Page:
This grocery company CEO decided to cut his employee’s COVID hazard pay when the pandemic started last year and made himself compensate up to $22.4 million.
And it was no other than Rodney McMullen, the CEO of Kroger grocery. During the early month of 2020 after the pandemic started, he announced a $2 hourly hazard increase, or “Hero Bonus,” for store and warehouse workers. But two months later, the company ended the raise — even as critics pointed out that the hazard remained.
“The hazard pay is disappearing. The hazard is not,” Bloomberg noted at the time.
“How do you go from a hero to zero when there’s still a pandemic out there?” asked one worker.
Rather than complying with the city ordinance that requires hazard pay for grocery store workers, the CEO chooses to close his stores instead.
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Workers were extremely shocked and couldn’t believe that McMullen did not want to pay them for risking their lives during the pandemic. They felt that the modest increase in their hourly wage was a step in the right direction because they were putting so much on the line in order to keep the grocery store chain operational. Nevertheless, McMullen was able to increase his personal compensation package.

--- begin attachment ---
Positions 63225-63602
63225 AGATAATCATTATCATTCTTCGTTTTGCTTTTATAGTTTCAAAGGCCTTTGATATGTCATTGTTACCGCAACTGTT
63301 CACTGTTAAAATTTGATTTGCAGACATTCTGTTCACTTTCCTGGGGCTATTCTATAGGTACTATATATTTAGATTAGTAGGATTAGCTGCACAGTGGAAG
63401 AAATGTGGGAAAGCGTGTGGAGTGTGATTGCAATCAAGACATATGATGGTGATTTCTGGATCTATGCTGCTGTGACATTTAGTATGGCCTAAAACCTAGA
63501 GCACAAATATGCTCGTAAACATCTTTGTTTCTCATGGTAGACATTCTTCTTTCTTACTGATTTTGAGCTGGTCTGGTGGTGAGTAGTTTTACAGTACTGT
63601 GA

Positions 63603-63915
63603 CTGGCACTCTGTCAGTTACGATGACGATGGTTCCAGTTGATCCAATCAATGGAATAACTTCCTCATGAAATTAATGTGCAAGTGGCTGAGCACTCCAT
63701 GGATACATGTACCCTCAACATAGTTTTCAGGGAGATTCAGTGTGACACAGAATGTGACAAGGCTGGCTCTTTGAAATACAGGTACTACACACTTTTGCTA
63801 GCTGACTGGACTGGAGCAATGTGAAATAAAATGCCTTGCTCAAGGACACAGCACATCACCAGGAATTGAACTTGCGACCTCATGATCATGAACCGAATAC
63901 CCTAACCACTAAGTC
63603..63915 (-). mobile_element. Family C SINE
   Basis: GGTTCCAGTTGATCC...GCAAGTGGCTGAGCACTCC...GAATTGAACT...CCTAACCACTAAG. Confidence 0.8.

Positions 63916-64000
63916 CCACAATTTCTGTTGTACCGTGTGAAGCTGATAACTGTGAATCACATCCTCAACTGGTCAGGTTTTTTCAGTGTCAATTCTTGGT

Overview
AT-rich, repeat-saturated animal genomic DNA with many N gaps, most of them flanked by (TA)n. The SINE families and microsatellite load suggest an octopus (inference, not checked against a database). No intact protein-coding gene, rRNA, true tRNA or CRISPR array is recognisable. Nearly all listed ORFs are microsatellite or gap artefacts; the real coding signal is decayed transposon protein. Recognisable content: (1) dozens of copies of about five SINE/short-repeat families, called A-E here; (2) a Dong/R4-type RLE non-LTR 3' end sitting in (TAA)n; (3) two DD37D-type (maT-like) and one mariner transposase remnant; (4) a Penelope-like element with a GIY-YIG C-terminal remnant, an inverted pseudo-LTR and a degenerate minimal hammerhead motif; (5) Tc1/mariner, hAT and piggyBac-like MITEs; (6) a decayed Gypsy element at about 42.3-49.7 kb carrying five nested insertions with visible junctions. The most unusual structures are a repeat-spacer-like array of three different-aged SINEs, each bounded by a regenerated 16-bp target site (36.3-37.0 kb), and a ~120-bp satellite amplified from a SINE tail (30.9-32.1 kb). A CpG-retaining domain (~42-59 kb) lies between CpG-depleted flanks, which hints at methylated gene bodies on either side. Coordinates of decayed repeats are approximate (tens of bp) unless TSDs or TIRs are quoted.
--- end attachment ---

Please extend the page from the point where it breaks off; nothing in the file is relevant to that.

“How do you go from a hero to zero when there’s still a pandemic out there?” asked one Kroger worker.
According to Bloomberg a spokesperson from Kroger emailed them a statement saying: “Kroger continues to reward and recognize our associates for their incredible work during this historic time.”
Reports show that billionaires increased their wealth by 54 percent during the pandemic.
The median pay for CEOs at more than 300 of the nation’s largest public companies rocketed from $12.8m to $13.7m.
This only shows that this pandemic only affects America’s working-class the most and gives even more advantages to a rich businessman like McMullen.